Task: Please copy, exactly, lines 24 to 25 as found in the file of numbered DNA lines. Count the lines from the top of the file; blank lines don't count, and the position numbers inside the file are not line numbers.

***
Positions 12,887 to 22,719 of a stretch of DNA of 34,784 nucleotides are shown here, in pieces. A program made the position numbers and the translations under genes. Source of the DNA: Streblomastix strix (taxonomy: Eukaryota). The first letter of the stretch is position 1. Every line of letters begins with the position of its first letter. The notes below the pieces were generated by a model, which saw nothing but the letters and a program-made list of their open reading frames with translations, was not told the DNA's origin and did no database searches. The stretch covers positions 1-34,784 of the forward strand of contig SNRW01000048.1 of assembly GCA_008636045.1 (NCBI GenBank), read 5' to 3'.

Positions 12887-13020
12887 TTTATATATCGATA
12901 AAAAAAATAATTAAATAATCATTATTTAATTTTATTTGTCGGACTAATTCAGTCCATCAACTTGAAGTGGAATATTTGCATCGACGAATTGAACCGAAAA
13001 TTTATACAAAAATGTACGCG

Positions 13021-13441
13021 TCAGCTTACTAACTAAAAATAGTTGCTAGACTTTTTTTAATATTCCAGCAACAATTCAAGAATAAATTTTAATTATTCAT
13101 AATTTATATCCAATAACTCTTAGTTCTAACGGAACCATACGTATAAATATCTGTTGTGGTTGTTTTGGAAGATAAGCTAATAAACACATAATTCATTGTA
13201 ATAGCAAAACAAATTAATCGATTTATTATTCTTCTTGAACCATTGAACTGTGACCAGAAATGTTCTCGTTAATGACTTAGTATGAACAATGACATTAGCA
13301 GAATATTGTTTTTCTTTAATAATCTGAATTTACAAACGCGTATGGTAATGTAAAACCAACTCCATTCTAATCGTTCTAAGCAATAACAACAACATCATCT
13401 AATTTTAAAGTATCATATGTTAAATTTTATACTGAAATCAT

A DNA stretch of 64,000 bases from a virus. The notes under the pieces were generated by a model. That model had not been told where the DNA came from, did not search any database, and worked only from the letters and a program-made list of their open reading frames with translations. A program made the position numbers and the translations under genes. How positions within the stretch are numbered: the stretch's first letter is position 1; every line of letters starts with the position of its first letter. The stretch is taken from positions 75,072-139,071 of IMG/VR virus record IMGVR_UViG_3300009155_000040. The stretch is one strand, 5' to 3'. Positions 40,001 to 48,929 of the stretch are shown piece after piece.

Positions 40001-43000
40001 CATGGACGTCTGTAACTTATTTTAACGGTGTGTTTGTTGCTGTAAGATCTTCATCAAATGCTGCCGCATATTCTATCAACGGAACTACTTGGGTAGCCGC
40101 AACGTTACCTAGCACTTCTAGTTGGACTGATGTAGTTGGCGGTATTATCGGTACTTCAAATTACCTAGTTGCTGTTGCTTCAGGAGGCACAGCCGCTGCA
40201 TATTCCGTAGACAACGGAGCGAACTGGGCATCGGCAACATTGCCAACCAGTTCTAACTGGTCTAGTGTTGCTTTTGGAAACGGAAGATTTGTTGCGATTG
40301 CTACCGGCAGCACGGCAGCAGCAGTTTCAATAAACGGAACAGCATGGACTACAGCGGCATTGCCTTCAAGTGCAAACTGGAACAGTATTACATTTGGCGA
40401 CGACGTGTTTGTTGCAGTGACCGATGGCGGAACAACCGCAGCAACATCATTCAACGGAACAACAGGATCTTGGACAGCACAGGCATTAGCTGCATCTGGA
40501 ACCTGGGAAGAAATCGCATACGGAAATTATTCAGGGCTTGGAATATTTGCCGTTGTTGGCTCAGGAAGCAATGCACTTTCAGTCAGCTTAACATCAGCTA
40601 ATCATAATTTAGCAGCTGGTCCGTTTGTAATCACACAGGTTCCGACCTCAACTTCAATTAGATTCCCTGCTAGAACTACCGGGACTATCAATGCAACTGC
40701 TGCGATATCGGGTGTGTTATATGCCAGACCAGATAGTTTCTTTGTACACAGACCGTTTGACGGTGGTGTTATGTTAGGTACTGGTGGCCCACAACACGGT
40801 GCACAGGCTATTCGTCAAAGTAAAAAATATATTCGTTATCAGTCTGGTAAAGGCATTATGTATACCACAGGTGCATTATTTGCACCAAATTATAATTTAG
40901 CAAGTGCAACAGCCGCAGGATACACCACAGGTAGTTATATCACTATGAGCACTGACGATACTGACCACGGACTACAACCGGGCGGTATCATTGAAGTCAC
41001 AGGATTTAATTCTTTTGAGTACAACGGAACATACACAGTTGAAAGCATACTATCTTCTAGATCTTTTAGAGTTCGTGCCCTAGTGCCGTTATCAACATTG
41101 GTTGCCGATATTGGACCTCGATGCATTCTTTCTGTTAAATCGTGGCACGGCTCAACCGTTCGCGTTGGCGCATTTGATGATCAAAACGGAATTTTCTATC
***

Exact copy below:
41001 AGGATTTAATTCTTTTGAGTACAACGGAACATACACAGTTGAAAGCATACTATCTTCTAGATCTTTTAGAGTTCGTGCCCTAGTGCCGTTATCAACATTG
41101 GTTGCCGATATTGGACCTCGATGCATTCTTTCTGTTAAATCGTGGCACGGCTCAACCGTTCGCGTTGGCGCATTTGATGATCAAAACGGAATTTTCTATC